If you're aging cheese, your cash is tied up every day that wheel or block sits on the shelf. But the type of aging determines how costly that time will be. The cheapest cheeses you can find—rindless blocks of cheddar or jack—are made, packaged in airtight plastic Cryovac, and put away in refrigerated warehouses. The costs of aging these cheeses are typically three cents per pound, enough to cover the electricity of basic light and climate control.

"Cave-aged," "cellar-ripened," or "natural-rinded" cheeses must age in open air conditions. They are turned, flipped, brushed, and possibly washed. They are handled with considerable care and expertise. And they may lose up to 10 to 12% of their weight as they age.

It costs three times as much to age a cheese like Uplands' award-winning Pleasant Ridge Reserve. A ten-pound wheel requires $3 a month in carrying costs. As Andy says, "We don't ripen it that way because it's nostalgic or good for marketing. It's the best way we know to develop that kind of flavor complexity."

Supporting Tradition

Like Uplands, many American cheesemakers choose traditional methods in their quest for finer cheese. Many of these traditions hail from Europe, and in EU countries today cheesemakers receive financial support from the government to produce cheese the old fashioned way. On a recent trip to Switzerland I admired the meticulously maintained open pastures surrounding remote alpage Gruyere producers, when someone casually mentioned that the Swiss government paid a subsidy per acre to farmers to maintain that land.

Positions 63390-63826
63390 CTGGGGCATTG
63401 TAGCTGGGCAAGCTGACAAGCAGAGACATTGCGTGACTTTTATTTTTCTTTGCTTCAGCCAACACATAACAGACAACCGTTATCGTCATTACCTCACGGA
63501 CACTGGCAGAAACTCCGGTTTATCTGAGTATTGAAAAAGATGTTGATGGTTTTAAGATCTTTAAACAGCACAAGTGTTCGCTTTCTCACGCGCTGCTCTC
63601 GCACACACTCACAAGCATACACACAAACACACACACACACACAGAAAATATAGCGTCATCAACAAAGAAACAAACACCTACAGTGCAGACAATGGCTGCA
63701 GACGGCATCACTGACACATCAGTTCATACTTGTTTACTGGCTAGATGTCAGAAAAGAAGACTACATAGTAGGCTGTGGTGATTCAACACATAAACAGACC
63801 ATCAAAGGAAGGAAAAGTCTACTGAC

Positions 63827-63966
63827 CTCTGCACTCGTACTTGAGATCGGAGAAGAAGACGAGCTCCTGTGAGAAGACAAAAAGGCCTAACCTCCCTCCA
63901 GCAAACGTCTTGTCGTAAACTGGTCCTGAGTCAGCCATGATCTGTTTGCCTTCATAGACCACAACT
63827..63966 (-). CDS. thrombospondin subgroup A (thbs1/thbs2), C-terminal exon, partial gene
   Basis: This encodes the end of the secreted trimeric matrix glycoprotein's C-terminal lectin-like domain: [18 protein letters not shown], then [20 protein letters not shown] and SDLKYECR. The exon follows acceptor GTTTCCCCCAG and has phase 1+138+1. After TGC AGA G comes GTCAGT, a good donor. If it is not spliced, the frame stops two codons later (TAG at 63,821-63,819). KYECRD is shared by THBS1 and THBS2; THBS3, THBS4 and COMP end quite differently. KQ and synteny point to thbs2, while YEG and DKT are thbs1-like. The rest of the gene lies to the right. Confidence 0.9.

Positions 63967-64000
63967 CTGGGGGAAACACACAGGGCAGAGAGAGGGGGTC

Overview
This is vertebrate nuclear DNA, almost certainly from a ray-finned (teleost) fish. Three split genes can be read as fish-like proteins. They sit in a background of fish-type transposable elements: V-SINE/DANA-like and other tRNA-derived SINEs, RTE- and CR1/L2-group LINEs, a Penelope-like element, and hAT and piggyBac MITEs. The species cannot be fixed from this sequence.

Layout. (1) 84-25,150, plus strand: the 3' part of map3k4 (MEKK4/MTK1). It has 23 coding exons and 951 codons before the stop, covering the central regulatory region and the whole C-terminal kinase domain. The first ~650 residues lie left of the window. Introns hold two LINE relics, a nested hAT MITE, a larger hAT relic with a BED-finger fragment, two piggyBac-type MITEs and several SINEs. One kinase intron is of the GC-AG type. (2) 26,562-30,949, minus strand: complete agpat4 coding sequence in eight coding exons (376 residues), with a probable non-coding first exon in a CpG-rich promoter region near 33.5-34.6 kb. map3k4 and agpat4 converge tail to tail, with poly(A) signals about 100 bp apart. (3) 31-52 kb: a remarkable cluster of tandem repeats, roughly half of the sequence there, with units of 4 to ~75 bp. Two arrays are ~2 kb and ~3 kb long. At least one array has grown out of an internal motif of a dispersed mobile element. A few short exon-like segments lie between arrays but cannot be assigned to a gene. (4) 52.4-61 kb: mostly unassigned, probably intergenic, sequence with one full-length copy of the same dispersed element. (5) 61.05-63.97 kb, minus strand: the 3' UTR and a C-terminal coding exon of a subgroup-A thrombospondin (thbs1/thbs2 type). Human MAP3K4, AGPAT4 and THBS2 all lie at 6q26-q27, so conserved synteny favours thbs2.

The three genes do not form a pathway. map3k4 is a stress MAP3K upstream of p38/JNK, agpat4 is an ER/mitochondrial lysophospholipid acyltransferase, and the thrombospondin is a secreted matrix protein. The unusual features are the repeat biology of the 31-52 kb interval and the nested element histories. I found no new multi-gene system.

Some European cheesemakers receive up to 40% of their income as a direct subsidy from the EU. This may be paid by animal or by acre, but in all cases there is an understanding that traditional farming is important to maintain, and small farmers require financial assistance to compete in the world market. In the US, there's no such support.

The Supply Chain

Finally, there's the cost of getting a cheese to market. After it leaves a maker, a cheese typically goes to a distributor who in turn sells it to a retailer. Together, these links in the chain add a gross markup of 45 to 70% on top of the cost paid to the cheesemaker. It's not unusual to pay $30 a pound for a cheese whose maker received $12 a pound.

Each of these costs is tough to manage on their own. But they also multiply on top of each other. That twice-as-expensive milk becomes even more expensive to manufacture in traditional ways, then gets multiplied by another factor of three for aging, then even more for distribution and markup.

Math: milk can't live with it, can't live without it.